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Jail - Section 1
Jail - Section 2
Jail - Section 3
Jail - Section 4
Jail - Section 5
Jail - Section 6
Jail - Section 7
Jail - Section 8
Jail - Section 9
Jail - Footnotes



Jails: Confining the omnipotent root.

Poul-Henning Kamp <phk@FreeBSD.org>

Robert N. M. Watson <rwatson@FreeBSD.org>
The FreeBSD Project


The traditional UNIX security model is simple but inexpressive. Adding fine-grained access control improves the expressiveness, but often dramatically increases both the cost of system management and implementation complexity. In environments with a more complex management model, with delegation of some management functions to parties under varying degrees of trust, the base UNIX model and most natural extensions are inappropriate at best. Where multiple mutually un-trusting parties are introduced, ``inappropriate'' rapidly transitions to ``nightmarish'', especially with regards to data integrity and privacy protection.

The FreeBSD ``Jail'' facility provides the ability to partition the operating system environment, while maintaining the simplicity of the UNIX ``root'' model. In Jail, users with privilege find that the scope of their requests is limited to the jail, allowing system administrators to delegate management capabilities for each virtual machine environment. Creating virtual machines in this manner has many potential uses; the most popular thus far has been for providing virtual machine services in Internet Service Provider environments.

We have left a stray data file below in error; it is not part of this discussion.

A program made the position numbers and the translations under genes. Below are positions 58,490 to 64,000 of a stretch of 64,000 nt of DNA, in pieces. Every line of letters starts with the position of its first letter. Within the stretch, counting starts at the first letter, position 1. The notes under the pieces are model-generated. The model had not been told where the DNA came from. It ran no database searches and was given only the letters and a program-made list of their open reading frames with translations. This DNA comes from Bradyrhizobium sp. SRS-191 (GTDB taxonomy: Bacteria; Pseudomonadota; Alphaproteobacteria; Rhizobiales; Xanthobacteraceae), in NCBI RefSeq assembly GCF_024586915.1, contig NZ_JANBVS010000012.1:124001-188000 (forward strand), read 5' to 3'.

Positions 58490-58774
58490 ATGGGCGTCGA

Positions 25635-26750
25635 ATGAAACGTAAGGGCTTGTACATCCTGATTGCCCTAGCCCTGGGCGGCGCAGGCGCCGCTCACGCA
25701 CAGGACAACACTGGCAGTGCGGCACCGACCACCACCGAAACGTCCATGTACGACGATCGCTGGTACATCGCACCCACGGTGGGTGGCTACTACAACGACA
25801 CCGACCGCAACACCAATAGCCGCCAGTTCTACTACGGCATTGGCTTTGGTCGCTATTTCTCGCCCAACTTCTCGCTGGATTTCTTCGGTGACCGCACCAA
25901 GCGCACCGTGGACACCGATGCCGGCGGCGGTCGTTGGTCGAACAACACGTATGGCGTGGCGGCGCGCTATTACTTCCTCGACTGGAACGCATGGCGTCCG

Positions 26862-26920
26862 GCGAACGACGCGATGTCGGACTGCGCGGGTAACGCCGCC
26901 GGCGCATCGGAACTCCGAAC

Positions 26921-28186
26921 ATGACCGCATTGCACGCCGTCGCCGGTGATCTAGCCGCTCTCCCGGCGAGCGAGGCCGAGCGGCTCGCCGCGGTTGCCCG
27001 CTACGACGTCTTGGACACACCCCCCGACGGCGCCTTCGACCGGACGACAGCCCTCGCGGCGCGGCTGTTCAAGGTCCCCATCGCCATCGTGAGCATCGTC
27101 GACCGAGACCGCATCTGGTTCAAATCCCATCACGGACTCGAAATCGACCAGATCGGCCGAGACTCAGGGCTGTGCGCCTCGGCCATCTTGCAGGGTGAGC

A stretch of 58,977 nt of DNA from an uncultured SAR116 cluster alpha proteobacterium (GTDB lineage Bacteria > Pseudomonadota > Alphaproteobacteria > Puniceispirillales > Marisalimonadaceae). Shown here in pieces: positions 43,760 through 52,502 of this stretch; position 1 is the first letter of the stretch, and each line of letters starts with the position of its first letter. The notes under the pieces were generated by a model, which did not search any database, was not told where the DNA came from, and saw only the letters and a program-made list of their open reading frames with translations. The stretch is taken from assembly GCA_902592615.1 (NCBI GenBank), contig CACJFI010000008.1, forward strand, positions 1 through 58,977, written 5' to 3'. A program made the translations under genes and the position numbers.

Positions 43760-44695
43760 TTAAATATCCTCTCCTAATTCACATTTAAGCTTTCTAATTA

Table of Contents

  • 1. Introduction
  • 2. Traditional UNIX Security, or, ``God, root, what difference?" [UF].
  • 3. Other Solutions to the Root Problem
  • 4. The Jail Partitioning Solution
  • 5. Jail Implementation
  • 6. Implementation jail in the FreeBSD kernel.
    • 6.1. The jail(2) system call, allocation, refcounting and deallocation of struct prison.
    • 6.2. Fortification of the chroot(2) facility for filesystem name scoping.
    • 6.3. Restriction of process visibility and interaction.
    • 6.4. Restriction to one IP number.
    • 6.5. Adding jail awareness to selected device drivers.
    • 6.6. General restriction of super-users powers for jailed super-users.
    • 6.7. Implementation statistics
  • 7. Managing Jails and the Jail File System Environment
    • 7.1. Creating a Jail Environment
    • 7.2. Starting Jails
    • 7.3. Jail Management
  • 8. Future Directions
    • 8.1. Improved Virtualisation
    • 8.2. Improved Management
  • 9. Conclusion
  • Footnotes



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